a large extent, the performance and longevity of rechargeable batteries
depends on the quality of the chargers. Battery chargers are commonly
given low priority, especially on consumer products. Choosing a quality
charger makes sense. This is especially true when considering the high
cost of battery replacements and the frustration that poorly performing
batteries create. In most cases, the extra money invested is returned
because the batteries last longer and perform more efficiently.
There are two distinct varieties of chargers: the
personal chargers and the industrial
chargers. The personal charger is sold in attractive packaging
and is offered with such products as mobile phones, laptops and video
cameras. These chargers are economically priced and perform well when
used for the application intended. The personal charger offers moderate
In comparison, the industrial charger is designed for employee
use and accommodates fleet batteries. These chargers are built for repetitive
use. Available for single or multi-bay configurations, the industrial
chargers are offered from the original equipment manufacturer (OEM). In
many instances, the chargers can also be obtained from third party manufacturers.
While the OEM chargers meet basic requirements, third party manufacturers
often include special features, such as negative pulse charging, discharge
function for battery conditioning, and state-of-charge (SoC) and state-of-health
(SoH) indications. Many third party manufacturers are prepared to build
low quantities of custom chargers. Other benefits third party suppliers
can offer include creative pricing and superior performance.
Not all third party charger manufacturers meet the quality
standards that the industry demands, The buyer should be aware of possible
quality and performance compromises when purchasing these chargers at
discount prices. Some units may not be rugged enough to withstand repetitive
use; others may develop maintenance problems such as burned or broken
Uncontrolled over-charge is another problem of some chargers,
especially those used to charge nickel-based batteries. High temperature
during charge and standby kills batteries. Over-charging occurs when the
charger keeps the battery at a temperature that is warm to touch (body
temperature) while in ready condition.
Some temperature rise cannot be avoided when charging nickel-based
batteries. A temperature peak is reached when the battery approaches full
charge. The temperature must moderate when the ready light appears and
the battery has switched to trickle charge. The battery should eventually
cool to room temperature.
If the temperature does not drop and remains above room temperature,
the charger is performing incorrectly. In such a case, the battery should
be removed as soon as possible after the ready light appears. Any prolonged
trickle charging will damage the battery. This caution applies especially
to the NiMH because it cannot absorb overcharge well. In fact, a NiMH
with high trickle charge could be cold to the touch and still be in a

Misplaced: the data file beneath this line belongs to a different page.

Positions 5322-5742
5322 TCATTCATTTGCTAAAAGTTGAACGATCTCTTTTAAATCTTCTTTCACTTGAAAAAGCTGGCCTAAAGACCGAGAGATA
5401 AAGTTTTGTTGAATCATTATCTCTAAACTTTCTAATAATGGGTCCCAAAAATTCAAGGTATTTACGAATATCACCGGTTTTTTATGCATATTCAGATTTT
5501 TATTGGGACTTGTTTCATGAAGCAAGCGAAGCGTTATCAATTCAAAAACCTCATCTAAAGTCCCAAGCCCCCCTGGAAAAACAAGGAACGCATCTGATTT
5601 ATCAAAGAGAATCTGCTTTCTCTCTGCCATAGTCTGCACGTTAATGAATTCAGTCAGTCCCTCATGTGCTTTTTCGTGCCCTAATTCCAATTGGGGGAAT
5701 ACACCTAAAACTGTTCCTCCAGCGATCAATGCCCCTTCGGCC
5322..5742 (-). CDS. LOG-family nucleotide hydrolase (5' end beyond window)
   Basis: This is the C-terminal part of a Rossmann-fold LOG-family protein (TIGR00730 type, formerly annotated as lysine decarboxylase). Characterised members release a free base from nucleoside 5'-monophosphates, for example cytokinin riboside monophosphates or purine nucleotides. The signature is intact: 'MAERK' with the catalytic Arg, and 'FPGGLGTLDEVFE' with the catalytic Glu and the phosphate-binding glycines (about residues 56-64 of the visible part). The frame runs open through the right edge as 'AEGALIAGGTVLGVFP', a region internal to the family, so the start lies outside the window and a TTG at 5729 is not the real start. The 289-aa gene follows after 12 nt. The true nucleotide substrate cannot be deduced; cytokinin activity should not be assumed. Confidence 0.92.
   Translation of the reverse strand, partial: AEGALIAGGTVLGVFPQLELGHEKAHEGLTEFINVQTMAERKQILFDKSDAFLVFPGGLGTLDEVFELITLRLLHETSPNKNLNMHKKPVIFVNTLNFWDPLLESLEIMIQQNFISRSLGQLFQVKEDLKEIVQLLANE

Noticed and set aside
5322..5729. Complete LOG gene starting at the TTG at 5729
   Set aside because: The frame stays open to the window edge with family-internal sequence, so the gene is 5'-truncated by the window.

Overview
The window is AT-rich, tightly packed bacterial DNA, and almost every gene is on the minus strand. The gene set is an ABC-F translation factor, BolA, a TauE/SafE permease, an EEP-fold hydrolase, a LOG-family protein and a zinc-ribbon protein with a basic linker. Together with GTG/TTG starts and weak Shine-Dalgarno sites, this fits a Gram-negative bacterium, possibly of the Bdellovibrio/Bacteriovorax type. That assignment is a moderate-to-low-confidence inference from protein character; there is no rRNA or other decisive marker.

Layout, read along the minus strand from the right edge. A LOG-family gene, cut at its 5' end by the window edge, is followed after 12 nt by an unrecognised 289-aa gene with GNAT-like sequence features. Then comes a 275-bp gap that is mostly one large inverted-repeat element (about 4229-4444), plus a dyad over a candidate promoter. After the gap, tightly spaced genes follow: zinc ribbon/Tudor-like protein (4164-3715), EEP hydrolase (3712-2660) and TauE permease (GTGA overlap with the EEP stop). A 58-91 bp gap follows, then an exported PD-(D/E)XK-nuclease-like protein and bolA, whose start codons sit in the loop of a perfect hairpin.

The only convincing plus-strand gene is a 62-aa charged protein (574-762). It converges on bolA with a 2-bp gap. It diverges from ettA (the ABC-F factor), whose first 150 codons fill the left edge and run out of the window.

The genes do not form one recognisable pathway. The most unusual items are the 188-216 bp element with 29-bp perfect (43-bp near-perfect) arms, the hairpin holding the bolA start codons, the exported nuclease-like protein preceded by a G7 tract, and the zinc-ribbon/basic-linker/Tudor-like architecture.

damaging overcharge condition. Such a battery would have a short service
A lithium-based battery should never get warm in a charger.
If this happens, the battery is faulty or the charger is not functioning
properly. Discontinue using this battery and/or charger.
It is best to store batteries on a shelf and apply a topping-charge
before use rather than leaving the pack in the charger for days. Even
at a seemingly correct trickle charge, nickel-based batteries produce
a crystalline formation (also referred to as ‘memory’) when left in the
charger. Because of relatively high self-discharge, a topping charge is
needed before use. Most Li-ion chargers permit a battery to remain engaged
without inflicting damage.
Charger: Also known as ‘overnight charger’ or ‘normal charger’,
the slow-charger applies a fixed charge rate of...
Charger: The so-called
quick-charger, or rapid charger, is one of the most popular. It is positioned
between the slow-charger and the fast-charger, both in...
Charger: The fast-charger
offers several advantages over the other chargers; the obvious one is
shorter charge times. Because of the larger power ...
the Nickel Cadmium Battery:
Battery manufacturers recommend that new batteries be slow-charged for
24 hours before use. A slow charge helps to...
the Nickel-Metal Hydride Battery: Chargers for NiMH batteries
are very similar to those of the NiCd system but the electronics is generally
more complex. To begin with, the NiMH produces...
the Lithium Ion Battery:
The Li-ion charger is a voltage-limiting
device similar to the lead acid battery charger. The difference lies in
a higher voltage...
at High and Low Temperatures:
batteries can be used under a reasonably wide temperature range. This,
however, does not automatically mean that...
charger manufacturers claim amazingly short charge times of 30 minutes
The charge and discharge current of a battery is measured in C-rate.
The typical end-of-discharge
voltage for nickel-based batteries is 1V/cell.